What's happening with the oil market?
On Monday, US West Texas Intermediary (WTI) oil cratered to -40 USD a barrel. This isn’t a joke – oil traded in negative territory for the first time in history, just a week after the price was at 25 USD a barrel.
As May's futures contract was about to expire on April 21st, traders exited their trades so fiercely that the price saw it’s biggest collapse in history.
Why is this oil price drop happening?
Firstly let’s understand how oil is traded; oil is traded via futures contracts, which have a one-month expiration. When one futures contract is about to expire, traders usually roll their positions onto the next contract - the most active contract is known as the front-month contract. However, if you’re still holding the contract when it expires, you would have to accept the physical delivery of the oil the contract owned. Let’s paint a clearer picture; if you’ve gone long on futures of 1,000 barrels of oil, when the contract expires, you need to physically take in 1,000 barrels. This isn’t what traders sign up for, unless they’re a company buying oil for use in their business – such as airlines.
Retail traders simply want to be able to trade on the movement of oil prices; they’re not interested in physical deliveries. Therefore, as the expiry date loomed, traders realized they have a huge problem. Either sell now at any given price and accept the financial loss or take the physical delivery and accept a much bigger problem and an immense financial loss as they would have to deal with storing the barrels they bought. So, they dumped their derivatives at any price, some even payed others to take the those derivatives off of their hands.
And this is how we managed to only drop the price not only to $0 but further down into negative prices, for the first time in history.
Still, about 100,000 contracts remained open at the settlement date, meaning physical delivery will be done for 100,000 * 1,000 barrels of oil – which is a huge and unusual volume of physical deliveries. Typically, a much smaller number of contracts is open on the settlement date.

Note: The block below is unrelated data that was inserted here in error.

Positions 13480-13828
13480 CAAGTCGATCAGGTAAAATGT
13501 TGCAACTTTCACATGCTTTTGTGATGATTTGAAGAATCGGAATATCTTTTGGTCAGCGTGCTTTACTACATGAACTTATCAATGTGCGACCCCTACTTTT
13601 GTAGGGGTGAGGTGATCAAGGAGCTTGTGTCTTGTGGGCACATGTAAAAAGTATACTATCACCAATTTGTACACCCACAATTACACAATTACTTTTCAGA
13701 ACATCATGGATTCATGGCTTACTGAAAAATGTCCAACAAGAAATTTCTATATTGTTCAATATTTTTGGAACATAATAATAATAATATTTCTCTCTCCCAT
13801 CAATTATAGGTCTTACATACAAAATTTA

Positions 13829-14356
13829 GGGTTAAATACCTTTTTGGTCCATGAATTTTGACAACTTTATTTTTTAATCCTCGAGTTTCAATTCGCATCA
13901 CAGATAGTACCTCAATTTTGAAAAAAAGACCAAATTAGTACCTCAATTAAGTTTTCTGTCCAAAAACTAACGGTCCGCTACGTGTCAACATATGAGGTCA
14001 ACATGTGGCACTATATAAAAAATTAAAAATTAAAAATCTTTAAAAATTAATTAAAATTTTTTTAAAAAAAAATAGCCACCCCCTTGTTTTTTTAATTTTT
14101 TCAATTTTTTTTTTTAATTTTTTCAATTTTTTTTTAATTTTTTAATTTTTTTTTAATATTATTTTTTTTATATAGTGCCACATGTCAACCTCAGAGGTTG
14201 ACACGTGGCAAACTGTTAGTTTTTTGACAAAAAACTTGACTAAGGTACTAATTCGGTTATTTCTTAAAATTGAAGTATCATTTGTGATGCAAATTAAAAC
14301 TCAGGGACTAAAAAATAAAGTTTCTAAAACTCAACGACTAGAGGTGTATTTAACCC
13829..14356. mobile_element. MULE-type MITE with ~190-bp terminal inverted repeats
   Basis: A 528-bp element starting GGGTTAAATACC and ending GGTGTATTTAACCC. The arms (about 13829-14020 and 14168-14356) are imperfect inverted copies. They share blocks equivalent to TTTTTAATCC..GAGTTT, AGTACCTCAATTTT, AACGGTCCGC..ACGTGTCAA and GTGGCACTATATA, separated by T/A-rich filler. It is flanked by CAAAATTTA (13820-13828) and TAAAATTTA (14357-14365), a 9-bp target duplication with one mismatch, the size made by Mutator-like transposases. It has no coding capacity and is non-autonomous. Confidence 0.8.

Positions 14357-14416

It seems that some traders were unable to exit their positions, or there was no counterparty for buying the futures, or perhaps nobody knows what really happened on Monday.
What's next for the oil market?
According to Goldman Sachs, the same thing can happen again – this time ahead of June's contract expiration.
Many investors and traders are probably spooked by Monday's events, meaning some buyers won’t return so soon. Additionally, there could be another negative side effect and that’s investors rolling their long positions from the June to the July contract later in May.
Finally, we can’t ignore the demand-supply situation which is disrupted while much of the world is in quarantine. While there’s virtually no demand for oil at the moment, global production is still very high, and there’s no storage space left for placing all those barrels.
We expect prices to remain under pressur over the next couple of weeks while the market rebalances itself. When demand returns – potentially during the holiday season, if the quarantine has been lifted by then – oil prices could start increasing in response to increased demand.
For long-term traders, buying financial products on oil at current market prices can be profitable if positions will remain open for months, until the price begins climbing up again.